Q. Please give a brief introduction of yourself and how you came to participate in the documentary.
Kevin: I am Kevin Bernardo from the Republic of Mozambique. I thought that it would be a great opportunity to star in a Korean show, while being able to introduce not only Hanyang University, but also Mozambique. Emile: I am Emile Davos, and I’m from the Netherlands. I was contacted by the university. I got a phone call saying I was recommended for the show by someone. They asked if I was willing to participate, and I said I was.

Q. What did you feel while participating in the program?

Kevin: I was worried, as I am not completely fluent in Korean but everything turned out okay. Although it was not broadcasted, there was a scene in which I became aware of the fact that I should contact my family more often. Emile: It was a fun experience and at times it felt slightly staged, but it was nice to share my experience of being here in Korea and sharing about my time at Hanyang. Hanyang has given me a lot, so I was happy to repay the favor.

Q. What is it like to be a foreign student at Hanyang University?

Kevin: Many courses in Hanyang are taught in English, which enables foreign students like me to keep track. Also I was able to meet both great foreign and Korean friends at Hanyang. I have heard that there are certain social groups that do not accept foreigners. This was a shame, as I was able to have a wonderful experience as a member of the social group “Hasra.” There is also the saying that when doing team projects, certain Korean students avoid foreign students. I hope that an environment in which they can all better collaborate will come. Emile: It was a bit too superficial and short to really get into what my time here at Hanyang looks like. Also, it was a busy week for me besides school, so I couldn’t fully concentrate on it, but it’s nice to know that there is an interest in international students like myself.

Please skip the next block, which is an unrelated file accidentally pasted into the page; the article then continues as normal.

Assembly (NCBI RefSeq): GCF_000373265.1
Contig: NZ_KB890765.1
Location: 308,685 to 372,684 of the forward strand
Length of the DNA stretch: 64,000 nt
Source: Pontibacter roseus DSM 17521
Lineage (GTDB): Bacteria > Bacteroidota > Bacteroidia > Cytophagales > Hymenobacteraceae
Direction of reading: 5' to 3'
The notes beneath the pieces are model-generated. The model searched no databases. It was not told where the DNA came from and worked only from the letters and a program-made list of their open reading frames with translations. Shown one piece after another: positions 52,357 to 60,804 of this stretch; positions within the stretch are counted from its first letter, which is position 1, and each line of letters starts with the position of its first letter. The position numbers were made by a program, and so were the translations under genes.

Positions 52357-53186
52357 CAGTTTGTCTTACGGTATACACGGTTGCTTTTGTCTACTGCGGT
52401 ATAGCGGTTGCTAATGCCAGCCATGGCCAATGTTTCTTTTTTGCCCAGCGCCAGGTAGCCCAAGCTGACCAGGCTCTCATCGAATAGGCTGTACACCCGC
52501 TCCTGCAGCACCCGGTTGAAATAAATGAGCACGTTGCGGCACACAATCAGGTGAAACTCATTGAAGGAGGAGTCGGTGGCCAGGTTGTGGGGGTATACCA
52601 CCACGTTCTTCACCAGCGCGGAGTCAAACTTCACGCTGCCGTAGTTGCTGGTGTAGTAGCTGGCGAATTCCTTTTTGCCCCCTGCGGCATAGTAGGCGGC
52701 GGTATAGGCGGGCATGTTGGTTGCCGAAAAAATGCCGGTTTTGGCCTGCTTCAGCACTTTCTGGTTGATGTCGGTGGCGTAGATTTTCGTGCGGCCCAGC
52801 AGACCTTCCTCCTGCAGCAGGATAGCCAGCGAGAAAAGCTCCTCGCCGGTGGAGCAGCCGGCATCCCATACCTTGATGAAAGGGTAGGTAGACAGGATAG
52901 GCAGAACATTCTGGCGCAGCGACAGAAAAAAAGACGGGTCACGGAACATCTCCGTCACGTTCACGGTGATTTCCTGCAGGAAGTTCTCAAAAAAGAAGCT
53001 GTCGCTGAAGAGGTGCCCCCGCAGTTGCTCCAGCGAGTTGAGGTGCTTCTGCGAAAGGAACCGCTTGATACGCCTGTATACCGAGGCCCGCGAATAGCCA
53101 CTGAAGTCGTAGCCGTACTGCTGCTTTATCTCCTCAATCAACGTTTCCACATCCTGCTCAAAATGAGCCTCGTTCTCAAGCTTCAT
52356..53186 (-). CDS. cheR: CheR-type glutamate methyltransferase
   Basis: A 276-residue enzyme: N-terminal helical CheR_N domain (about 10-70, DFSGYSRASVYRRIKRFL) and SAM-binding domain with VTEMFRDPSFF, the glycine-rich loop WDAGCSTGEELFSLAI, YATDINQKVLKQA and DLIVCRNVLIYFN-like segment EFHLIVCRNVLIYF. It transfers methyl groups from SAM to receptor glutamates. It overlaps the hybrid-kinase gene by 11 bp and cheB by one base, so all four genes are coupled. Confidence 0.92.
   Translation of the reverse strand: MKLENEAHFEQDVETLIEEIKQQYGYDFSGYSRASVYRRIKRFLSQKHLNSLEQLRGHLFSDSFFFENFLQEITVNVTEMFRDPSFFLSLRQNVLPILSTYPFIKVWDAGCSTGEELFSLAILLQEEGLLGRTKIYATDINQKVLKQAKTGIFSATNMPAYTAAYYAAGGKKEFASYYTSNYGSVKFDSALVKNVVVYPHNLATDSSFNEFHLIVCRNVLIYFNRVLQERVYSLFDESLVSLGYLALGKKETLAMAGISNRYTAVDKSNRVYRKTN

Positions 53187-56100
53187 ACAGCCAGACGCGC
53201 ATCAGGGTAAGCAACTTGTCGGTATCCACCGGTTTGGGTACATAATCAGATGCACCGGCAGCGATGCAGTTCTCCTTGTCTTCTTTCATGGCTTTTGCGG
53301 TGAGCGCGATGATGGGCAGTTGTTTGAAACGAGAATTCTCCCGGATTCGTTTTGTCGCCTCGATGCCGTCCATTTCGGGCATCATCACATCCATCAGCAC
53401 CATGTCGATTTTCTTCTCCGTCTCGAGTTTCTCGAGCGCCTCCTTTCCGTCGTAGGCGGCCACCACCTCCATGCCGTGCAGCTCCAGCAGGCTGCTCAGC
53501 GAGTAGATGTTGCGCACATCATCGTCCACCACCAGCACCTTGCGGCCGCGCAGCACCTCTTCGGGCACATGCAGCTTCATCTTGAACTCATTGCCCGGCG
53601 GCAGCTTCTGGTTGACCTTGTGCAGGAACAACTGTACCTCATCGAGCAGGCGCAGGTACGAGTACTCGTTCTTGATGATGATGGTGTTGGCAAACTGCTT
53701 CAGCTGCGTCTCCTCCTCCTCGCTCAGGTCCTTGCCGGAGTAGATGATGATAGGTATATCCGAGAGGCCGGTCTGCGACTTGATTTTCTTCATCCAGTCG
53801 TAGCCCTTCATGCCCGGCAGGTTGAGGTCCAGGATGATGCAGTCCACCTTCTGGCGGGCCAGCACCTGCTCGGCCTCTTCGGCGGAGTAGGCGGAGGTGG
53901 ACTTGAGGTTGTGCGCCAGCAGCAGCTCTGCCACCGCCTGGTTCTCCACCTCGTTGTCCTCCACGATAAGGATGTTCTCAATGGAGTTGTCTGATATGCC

Q. What was the reaction like after the program?
Kevin: After the program was released, there were local residents that recognized me. Many professors also told me that they saw me on the program and even congratulated me on my appearing in the program. Emile: I actually got approached quite a bit by strangers on the street and was even asked to take a picture together.

Q. Is there anything you’d like to add?

Kevin: When doing a team project, I hope that international students are not simply avoided. I hope that Korean students try to understand their situations about coming to and studying in a foreign country. A little help would be a great support for them. The finals are coming up, so I hope everyone has great results and enjoys their holidays. Hope to meet you all at school! Emile: I hope Hanyang can push more towards globalizing the university and really make it attractive for foreign students to consider doing their bachelors here. I have made some good friends here at Hanyang, and even though I am happy that I will graduate this semester, I will always look back on my time at Hanyang as a good time.